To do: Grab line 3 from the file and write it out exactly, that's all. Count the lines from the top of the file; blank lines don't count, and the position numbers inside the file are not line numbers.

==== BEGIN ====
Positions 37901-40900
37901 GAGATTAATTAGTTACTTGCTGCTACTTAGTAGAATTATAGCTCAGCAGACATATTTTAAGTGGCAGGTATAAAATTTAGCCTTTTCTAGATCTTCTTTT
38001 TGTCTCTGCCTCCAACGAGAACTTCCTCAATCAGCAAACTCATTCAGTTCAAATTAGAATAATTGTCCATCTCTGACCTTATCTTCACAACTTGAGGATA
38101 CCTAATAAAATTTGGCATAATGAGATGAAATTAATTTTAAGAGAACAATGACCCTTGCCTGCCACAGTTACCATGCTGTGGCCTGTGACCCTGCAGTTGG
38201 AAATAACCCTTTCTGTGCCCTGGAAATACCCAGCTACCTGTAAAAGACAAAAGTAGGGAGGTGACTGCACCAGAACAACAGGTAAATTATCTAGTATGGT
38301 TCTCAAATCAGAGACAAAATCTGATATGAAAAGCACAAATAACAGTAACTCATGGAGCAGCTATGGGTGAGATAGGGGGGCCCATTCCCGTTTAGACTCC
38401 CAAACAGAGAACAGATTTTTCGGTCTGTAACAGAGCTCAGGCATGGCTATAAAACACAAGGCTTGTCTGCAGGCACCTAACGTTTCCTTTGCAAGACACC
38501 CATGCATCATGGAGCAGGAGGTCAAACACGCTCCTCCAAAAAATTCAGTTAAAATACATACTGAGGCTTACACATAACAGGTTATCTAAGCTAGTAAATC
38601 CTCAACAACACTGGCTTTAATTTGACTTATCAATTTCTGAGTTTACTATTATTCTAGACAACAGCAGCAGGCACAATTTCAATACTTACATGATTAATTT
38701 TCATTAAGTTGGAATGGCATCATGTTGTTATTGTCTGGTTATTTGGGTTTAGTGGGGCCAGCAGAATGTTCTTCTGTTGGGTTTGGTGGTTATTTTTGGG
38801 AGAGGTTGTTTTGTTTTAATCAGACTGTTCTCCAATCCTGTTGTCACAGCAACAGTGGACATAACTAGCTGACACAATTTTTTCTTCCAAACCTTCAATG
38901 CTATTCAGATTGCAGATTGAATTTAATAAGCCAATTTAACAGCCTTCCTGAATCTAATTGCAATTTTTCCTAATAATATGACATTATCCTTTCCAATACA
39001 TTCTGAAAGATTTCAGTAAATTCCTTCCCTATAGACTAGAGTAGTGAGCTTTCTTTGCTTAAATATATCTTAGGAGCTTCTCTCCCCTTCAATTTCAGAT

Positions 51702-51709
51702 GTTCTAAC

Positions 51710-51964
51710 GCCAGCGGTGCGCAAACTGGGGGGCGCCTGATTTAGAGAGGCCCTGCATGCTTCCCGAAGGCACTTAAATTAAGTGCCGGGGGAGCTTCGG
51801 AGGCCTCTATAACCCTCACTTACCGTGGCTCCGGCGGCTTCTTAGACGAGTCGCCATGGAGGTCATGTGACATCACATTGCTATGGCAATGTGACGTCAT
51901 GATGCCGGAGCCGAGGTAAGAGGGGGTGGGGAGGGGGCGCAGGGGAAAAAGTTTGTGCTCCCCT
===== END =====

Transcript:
38001 TGTCTCTGCCTCCAACGAGAACTTCCTCAATCAGCAAACTCATTCAGTTCAAATTAGAATAATTGTCCATCTCTGACCTTATCTTCACAACTTGAGGATA